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Happy DNA Day!

While DNA Day is officially April 25, many celebrations are getting a head start today, mainly to "to accommodate classroom schedules," the National Human Genome Research Institute says. NHGRI's chat room went live this morning at 8 am and already an East Haven High School has asked what the best job in genetics is — Eric Green responded: "Mine." In addition, the American Society of Human Genetics will announce the winners of its essay contest that challenged high school students to examine whether in the age of whole-genome sequencing it is worth studying Mendelian traits or discuss whether it will be possible for scientists to predict people's height at the time of their birth. The European Society of Human Genetics is holding the same contest for European students and those winners will be announced at the group's annual meeting in June. In North Carolina graduate students and postdoctoral researchers are heading to high school classrooms to expose the high schoolers to scientific research — last year, 160 ambassadors visited 101 schools. The Tech Museum of Innovation in San Jose is hosting some activities, including using DNA to solve a mystery, and on the 25th itself the John P. Hussman Institute for Human Genomics at the University of Miami will have educational activity booths where Boy and Girl Scouts can earn an activity badge.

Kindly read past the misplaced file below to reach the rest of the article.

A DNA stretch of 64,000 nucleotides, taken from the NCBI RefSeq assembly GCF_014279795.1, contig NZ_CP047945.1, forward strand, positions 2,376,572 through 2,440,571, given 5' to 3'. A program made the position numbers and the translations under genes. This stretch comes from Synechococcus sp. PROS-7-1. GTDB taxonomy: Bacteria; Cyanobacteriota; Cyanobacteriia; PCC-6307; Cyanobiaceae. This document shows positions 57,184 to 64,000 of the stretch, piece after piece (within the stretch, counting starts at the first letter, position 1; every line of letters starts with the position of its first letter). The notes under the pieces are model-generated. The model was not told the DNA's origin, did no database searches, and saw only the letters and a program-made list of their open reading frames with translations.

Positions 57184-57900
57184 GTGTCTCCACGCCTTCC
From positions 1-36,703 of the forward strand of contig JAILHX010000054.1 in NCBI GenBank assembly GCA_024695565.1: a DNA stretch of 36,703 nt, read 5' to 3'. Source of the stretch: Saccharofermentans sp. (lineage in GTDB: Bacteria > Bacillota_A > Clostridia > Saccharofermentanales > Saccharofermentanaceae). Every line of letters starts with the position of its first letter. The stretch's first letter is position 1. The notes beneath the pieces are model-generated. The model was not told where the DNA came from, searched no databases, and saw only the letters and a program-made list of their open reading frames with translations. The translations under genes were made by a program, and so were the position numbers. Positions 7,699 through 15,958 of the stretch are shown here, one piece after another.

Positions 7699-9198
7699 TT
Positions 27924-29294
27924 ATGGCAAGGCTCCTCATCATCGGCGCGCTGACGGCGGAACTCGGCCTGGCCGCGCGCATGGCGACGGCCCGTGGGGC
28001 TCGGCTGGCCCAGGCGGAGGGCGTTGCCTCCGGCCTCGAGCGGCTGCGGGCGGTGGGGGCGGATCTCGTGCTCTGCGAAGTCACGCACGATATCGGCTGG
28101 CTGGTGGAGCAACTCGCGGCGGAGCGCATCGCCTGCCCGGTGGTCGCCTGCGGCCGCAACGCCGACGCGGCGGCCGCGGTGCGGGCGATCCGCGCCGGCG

The Scan

UK Moves to Allow Sale of Gene-Edited Food

The UK is moving ahead to allow the sale of gene-edited food in England, Scotland, and Wales, according to New Scientist.

Questions for the Field

Stat News writes that the alleged Buffalo shooter's citation of genetics research raises questions about what the field can do.

Cell Studies on Tumor Evolution in Mouse Model of Lung Cancer, Stereo-seq, Bacteriophage Responses

In Cell this week: tumor evolution tracked in mouse model of lung cancer, organogenesis mapped using Stereo-seq, and more.

Taking Stock of the Stockpile

The US and European countries are evaluating their smallpox vaccine stockpiles as the number of monkeypox cases increases, the Washington Post reports.